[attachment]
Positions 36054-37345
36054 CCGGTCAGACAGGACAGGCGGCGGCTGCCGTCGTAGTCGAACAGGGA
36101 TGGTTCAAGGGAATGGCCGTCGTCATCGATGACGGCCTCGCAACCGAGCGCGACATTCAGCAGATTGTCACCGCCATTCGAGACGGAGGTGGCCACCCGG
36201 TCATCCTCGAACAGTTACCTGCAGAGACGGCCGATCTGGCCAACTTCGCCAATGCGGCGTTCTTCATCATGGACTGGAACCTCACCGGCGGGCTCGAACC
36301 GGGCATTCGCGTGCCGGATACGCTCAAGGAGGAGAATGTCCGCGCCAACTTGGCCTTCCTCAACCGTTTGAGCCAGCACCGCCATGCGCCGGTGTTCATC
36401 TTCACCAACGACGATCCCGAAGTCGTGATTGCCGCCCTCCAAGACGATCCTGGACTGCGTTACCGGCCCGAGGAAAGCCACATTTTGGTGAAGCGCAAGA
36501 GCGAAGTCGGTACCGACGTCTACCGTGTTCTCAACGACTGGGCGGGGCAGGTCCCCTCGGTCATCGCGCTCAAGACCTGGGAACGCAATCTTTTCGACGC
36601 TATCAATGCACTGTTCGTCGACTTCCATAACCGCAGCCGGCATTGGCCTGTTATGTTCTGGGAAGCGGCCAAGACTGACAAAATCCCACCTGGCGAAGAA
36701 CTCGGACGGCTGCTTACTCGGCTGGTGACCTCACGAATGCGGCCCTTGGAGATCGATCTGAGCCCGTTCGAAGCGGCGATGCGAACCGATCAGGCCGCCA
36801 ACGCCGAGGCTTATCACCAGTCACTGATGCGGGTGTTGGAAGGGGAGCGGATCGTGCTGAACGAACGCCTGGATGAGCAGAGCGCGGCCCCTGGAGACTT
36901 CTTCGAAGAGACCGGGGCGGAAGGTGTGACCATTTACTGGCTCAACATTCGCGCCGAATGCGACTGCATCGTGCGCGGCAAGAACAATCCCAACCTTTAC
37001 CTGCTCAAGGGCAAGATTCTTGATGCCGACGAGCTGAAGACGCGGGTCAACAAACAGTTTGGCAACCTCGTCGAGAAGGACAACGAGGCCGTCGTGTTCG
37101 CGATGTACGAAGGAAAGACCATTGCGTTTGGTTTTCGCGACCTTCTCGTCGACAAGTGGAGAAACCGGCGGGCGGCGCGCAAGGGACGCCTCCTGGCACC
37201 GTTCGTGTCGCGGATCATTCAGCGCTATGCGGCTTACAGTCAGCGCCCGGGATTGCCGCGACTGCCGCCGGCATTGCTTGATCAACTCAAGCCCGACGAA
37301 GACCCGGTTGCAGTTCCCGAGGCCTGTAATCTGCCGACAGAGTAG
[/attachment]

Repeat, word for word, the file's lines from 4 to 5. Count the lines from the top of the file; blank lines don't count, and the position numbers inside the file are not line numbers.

36201 TCATCCTCGAACAGTTACCTGCAGAGACGGCCGATCTGGCCAACTTCGCCAATGCGGCGTTCTTCATCATGGACTGGAACCTCACCGGCGGGCTCGAACC
36301 GGGCATTCGCGTGCCGGATACGCTCAAGGAGGAGAATGTCCGCGCCAACTTGGCCTTCCTCAACCGTTTGAGCCAGCACCGCCATGCGCCGGTGTTCATC